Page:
All Posts   Posted:   June 6, 2016 by Jennifer Williams

One of my earliest experiences in the plant world was during college when I worked at an independent garden center in Anchorage, AK – not only was this beautiful heated glass greenhouse a magical reprieve from the long Alaskan winters but there was a resident Staghorn Fern that forever endeared me to this species. ‘Harry’ was a magnificent specimen and at over 3 feet across and just as tall, he (somehow plants are all masculine in my mind) had a commanding presence over the entrance to the green house.

This is no ordinary fern; with two distinct types of fronds to help it thrive as an epiphyte (uses trees for support but gathers water and nutrients from the air) on tree trunks in tropical spots like Java and New Guinea. The basal fronds are thick and often heart or shield shaped in order to protect the roots and collect water, then out of the basal fronds are very different arching and forked fronds. Both types of fronds have a soft fuzzy texture that's irresistibly similar to antlers but this novel feature has a purpose – drought tolerance. I know it's counterintuitive to think of a fern as low water but that's just one more reason it's a perfect fit to mount on driftwood or any other piece of wood that suits your fancy. And although it is rare in the fern world, here's a few other varieties of drought tolerant ferns to try perched on top of wood: Asparagus Fern, Rabbit's Foot Fern and Kangaroo Fern!

Our creative crew has been hard at work mounting all sorts of ferns and even bromeliads and hoyas to adorn our houseplant department. We have a great selection of of these mounted ferns at our Portland garden center locations - stop by to get one or read on for DIY instructions on this trending garden project.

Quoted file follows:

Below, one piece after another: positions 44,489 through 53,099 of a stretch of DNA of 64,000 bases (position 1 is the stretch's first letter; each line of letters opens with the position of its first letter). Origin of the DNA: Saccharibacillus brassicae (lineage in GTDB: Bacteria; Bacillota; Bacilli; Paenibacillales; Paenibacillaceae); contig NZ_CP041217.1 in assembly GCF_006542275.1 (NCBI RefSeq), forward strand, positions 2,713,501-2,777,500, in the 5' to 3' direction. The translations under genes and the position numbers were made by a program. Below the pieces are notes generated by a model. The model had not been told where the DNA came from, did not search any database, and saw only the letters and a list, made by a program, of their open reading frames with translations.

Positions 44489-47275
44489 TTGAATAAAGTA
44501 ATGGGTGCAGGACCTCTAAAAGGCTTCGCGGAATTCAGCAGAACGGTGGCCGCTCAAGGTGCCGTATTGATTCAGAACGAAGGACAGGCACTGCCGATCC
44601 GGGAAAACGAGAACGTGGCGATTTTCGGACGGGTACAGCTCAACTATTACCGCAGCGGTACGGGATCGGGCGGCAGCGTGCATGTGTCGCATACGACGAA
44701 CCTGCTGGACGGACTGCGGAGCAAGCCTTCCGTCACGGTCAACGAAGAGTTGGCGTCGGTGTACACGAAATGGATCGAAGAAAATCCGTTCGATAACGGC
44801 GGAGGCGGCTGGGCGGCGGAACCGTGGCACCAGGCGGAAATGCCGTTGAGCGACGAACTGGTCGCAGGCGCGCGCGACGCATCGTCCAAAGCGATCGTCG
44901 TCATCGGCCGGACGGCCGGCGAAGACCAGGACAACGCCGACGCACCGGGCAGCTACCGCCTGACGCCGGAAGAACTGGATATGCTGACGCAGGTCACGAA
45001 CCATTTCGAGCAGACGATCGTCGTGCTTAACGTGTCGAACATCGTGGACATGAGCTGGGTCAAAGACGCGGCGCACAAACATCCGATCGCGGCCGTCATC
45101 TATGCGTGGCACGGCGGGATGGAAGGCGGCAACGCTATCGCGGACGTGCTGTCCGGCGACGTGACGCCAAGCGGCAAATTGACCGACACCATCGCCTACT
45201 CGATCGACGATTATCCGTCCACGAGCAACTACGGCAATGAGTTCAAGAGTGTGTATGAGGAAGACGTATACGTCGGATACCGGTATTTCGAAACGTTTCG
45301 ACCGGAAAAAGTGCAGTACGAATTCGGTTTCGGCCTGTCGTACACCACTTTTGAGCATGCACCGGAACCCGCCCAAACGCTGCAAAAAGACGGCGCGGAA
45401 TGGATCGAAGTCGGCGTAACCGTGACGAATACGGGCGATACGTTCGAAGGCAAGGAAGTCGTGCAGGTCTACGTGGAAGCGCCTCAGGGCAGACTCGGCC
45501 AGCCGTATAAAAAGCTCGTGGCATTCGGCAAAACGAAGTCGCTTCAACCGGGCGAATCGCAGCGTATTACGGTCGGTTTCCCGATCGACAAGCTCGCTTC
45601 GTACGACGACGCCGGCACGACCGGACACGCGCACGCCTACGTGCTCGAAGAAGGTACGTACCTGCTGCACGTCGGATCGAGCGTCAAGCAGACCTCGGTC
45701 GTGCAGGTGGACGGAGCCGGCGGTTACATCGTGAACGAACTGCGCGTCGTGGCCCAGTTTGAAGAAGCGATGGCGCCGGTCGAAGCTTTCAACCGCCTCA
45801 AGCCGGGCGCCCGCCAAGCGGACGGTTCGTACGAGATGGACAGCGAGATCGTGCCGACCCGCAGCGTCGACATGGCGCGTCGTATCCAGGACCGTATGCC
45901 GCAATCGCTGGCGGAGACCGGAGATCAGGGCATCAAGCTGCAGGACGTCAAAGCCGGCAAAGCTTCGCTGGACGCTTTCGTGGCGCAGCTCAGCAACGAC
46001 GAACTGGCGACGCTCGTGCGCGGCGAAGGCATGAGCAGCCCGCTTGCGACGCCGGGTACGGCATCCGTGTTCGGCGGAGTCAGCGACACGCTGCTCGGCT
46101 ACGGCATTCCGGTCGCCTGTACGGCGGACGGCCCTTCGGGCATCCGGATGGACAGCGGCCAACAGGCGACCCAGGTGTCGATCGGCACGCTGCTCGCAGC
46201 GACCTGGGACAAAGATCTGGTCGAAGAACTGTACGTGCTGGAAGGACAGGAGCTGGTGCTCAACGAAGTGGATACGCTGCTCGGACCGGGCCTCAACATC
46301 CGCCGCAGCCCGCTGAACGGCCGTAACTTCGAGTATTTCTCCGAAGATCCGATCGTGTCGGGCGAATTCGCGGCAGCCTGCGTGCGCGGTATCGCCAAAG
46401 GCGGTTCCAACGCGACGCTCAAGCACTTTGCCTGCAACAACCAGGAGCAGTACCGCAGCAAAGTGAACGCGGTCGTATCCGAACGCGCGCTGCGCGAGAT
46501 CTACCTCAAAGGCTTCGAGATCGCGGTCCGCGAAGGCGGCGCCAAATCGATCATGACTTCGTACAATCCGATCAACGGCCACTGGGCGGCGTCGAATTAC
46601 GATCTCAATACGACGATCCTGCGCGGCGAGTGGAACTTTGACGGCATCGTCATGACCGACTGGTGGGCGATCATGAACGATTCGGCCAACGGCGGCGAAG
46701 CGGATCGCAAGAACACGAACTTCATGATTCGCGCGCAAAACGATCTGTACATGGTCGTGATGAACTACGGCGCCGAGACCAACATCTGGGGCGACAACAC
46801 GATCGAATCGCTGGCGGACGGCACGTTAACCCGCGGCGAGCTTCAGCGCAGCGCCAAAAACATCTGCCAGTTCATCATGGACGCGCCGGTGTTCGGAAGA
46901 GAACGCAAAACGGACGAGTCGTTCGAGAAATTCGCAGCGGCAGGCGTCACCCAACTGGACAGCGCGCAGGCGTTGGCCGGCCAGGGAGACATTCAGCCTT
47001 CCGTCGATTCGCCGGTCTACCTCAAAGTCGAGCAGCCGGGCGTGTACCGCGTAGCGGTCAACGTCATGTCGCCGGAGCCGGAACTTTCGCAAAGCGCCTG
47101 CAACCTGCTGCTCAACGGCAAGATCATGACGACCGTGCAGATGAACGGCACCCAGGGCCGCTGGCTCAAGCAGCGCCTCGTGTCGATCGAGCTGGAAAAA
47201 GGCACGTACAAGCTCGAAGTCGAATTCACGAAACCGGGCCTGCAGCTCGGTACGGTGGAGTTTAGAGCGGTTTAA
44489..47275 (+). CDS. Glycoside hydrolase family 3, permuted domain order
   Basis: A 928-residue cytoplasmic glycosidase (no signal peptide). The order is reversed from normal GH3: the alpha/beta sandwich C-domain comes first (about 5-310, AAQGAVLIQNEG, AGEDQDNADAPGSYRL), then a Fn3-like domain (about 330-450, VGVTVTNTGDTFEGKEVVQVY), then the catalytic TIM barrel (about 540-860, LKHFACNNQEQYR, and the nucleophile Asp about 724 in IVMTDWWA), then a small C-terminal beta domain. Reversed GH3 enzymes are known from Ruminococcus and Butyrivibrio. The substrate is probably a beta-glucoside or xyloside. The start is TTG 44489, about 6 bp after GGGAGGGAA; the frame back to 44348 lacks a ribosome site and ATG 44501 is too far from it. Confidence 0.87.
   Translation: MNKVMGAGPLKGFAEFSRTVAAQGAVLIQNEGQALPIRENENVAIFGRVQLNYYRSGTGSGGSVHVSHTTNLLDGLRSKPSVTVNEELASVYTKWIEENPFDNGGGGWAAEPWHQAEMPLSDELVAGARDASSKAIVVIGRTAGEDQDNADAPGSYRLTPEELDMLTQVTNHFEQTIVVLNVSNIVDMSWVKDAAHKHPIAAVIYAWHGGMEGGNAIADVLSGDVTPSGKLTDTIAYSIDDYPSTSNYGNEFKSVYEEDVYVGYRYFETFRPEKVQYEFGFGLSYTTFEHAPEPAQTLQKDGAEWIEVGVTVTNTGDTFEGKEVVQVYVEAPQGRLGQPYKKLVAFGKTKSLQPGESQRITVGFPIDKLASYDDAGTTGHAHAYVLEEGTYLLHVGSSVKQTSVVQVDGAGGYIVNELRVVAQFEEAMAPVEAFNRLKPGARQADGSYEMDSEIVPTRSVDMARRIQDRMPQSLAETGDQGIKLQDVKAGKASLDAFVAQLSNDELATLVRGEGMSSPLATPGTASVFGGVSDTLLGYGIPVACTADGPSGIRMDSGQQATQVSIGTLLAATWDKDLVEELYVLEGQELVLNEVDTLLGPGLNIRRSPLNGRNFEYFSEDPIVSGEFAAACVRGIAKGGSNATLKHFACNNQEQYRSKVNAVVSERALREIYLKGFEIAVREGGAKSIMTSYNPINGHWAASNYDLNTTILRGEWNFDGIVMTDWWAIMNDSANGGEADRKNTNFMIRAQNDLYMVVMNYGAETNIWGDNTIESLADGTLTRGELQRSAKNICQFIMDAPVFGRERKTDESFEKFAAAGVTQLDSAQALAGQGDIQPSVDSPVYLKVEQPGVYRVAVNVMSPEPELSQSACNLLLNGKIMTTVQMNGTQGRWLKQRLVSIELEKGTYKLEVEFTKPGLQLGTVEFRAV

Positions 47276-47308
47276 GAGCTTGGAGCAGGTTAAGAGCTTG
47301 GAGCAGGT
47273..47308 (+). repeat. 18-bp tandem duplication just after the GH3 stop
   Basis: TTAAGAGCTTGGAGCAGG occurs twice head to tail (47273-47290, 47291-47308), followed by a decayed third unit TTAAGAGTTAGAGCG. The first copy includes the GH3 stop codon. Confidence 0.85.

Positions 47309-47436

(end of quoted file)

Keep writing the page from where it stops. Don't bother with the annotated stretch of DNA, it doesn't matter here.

What you'll need to make your own mounted fern:

Supplies:

Fern or other easy care houseplant start 4” or 6”

Bonsai mix &  peat moss (we suggest Gardner & Bloom)

Sheet moss, collected or packaged

Scrap lumber or driftwood

Filament (fishing line)

Heavy gauge wire (optional for hanging)

Small copper nails or carpet nails (optional)

Drill with large drill bit (optional)

Hammer

DIY Steps:

1. If planning to hang the mounted fern, drill a hole first to loop heavy gauge wire through

2. Mix soil & moisten until it holds is shape when formed into a ball

3. Shake soil from the roots of the fern & encase them with new soil mix

4. Place in a natural nook of driftwood

5. Cover with moss

6.Wrap fishing line around it to secure

*If using flatter driftwood/bark or a wood slab follow the above instructions, then trace a circle where the fern will go and pound in nails half way every 1-2 inches around circle. Place fern with soil mix in the center, cover with moss, and then use the filament to hold it all in place by looping around exposed nail heads back and forth (creating a crisscross pattern).

Mounted Plant Care Tips: Super Easy smile

Hang your mounted plant or place in a location with bright, indirect light

Soak with water weekly or when dry & mist between waterings & enjoy!